4. Political leaders took notice. Then UK Prime Minister Margaret Thatcher acknowledged the great new global threat: “The environmental challenge which confronts the whole world demands an equivalent response from the whole world.” In 1989, Exxon’s strategy chief Duane Levine drew up a confidential presentation for the company’s board, one of thousands of documents in the company’s archive which were later donated to The University of Texas at Austin. Levine’s presentation is an important document, often cited by researchers investigating Exxon’s record on climate change science. “We’re starting to hear the inevitable call for action,” it said, which risked what it called “irreversible and costly draconian steps”. “More rational responses will require efforts to extend the science and increase emphasis on costs and political realities.”
  5. How they made us doubt everything investigates how some of the world’s most powerful interests made us doubt the connection between smoking and cancer, and how the same tactics were used to make us doubt climate change. Kert Davies has scoured through Exxon’s archive. He used to work as a research director at the environmental pressure group Greenpeace, where he looked into corporate opposition to climate change. This inspired him to set up The Climate Investigations Centre.
  6. He explains why this Exxon presentation mattered: “They are worried the public will take this on, and enact radical changes in the way we use energy and affect their business, that’s the bottom line. This fear can also be seen in another document from the archive that sets out the “Exxon position”, which was to “emphasise the uncertainty” regarding climate change. Researchers argue this was the start of a decades-long campaign to shape public opinion and spread doubt about climate change.
  7. In June 2020, the General Attorney of Minnesota Keith Ellison sued ExxonMobil, the American Petroleum Institute (API) and Koch Industries for misleading the public over climate change. The lawsuit claims that “previously unknown internal documents confirm that the defendant well understood the devastating effects that their products would cause to the climate”. It says that despite this knowledge, the industry “engaged in a public-relations campaign that was not only false, but also highly effective,” which served to “deliberately undermine the science” of climate change.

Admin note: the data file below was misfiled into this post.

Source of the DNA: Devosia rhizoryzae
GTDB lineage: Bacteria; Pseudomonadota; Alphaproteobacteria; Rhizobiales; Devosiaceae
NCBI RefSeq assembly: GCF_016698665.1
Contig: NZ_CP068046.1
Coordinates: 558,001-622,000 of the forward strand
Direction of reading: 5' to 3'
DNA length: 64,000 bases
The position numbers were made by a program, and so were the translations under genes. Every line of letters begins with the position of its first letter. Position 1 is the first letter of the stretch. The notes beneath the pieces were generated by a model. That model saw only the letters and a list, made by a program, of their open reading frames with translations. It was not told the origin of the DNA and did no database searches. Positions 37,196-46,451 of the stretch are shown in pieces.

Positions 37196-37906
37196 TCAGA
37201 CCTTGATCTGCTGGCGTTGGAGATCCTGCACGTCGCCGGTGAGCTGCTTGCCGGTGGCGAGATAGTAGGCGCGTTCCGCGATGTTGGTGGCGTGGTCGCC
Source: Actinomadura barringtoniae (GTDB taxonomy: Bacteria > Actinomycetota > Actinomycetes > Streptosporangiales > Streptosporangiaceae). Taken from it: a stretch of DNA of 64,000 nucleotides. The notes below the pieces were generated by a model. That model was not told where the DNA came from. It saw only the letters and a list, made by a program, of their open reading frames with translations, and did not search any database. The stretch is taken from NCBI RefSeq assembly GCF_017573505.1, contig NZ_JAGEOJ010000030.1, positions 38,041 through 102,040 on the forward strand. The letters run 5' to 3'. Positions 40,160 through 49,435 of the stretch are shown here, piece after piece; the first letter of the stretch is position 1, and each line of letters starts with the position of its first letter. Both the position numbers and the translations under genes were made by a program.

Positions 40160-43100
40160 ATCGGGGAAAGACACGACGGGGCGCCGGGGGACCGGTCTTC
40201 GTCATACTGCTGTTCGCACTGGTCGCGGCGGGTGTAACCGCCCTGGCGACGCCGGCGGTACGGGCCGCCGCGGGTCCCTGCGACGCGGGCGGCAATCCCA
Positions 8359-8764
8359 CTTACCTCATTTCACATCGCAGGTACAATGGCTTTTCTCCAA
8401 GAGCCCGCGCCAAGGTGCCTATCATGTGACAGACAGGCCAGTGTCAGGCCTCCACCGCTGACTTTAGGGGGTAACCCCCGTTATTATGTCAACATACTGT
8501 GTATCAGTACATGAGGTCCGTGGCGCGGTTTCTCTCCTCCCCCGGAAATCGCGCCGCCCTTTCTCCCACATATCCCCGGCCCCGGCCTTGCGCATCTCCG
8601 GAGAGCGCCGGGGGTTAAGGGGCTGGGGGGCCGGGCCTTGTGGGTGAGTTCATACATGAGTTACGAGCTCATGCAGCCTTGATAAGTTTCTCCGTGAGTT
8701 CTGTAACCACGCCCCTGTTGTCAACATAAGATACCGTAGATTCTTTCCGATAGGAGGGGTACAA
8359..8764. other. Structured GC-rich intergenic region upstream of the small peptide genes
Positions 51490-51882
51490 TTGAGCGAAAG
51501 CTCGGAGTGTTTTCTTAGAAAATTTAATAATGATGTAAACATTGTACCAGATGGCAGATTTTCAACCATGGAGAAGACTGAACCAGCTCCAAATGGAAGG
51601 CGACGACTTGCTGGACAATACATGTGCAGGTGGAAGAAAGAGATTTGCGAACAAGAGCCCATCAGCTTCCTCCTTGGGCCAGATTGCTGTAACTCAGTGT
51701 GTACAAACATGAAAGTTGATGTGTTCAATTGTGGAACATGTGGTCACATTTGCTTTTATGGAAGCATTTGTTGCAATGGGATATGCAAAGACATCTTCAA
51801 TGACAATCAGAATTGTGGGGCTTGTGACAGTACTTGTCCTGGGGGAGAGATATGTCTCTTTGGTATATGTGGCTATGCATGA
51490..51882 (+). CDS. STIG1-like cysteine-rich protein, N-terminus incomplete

8. The accusations against Exxon and others – which the company has called “baseless and without merit” – build on years of painstaking research by people like Kert Davies and Naomi Oreskes, professor of the history of science at Harvard University and co-author of Merchants of Doubt. “Rather than accept the scientific evidence, they made the decision to fight the facts,” she said. But this isn’t just about Exxon’s past actions.
  9. In the same year as the Levine presentation, 1989, many energy companies and fossil fuel dependent industries came together to form the Global Climate Coalition, which aggressively lobbied US politicians and media. Then in 1991, the trade body that represents electrical companies in the US, the Edison Electric Institute, created a campaign called the Information Council for the Environment (ICE) which aimed to “Reposition global warming as theory (not fact)”. Some details of the campaign were leaked to the New York Times. “They ran advertising campaigns designed to undermine public support, cherry picking the data to say, ‘Well if the world is warming up, why is Kentucky getting colder?’ They asked rhetorical questions designed to create confusion, to create doubt,” argued Naomi Oreskes. The ICE campaign identified two groups which would be most susceptible to its messaging. The first was “older, lesser educated males from larger households who are not typically information seekers“. The second group was “younger, low-income women,” who could be targeted with bespoke adverts which would liken those who talked about climate change to a hysterical doom-saying cartoon chicken.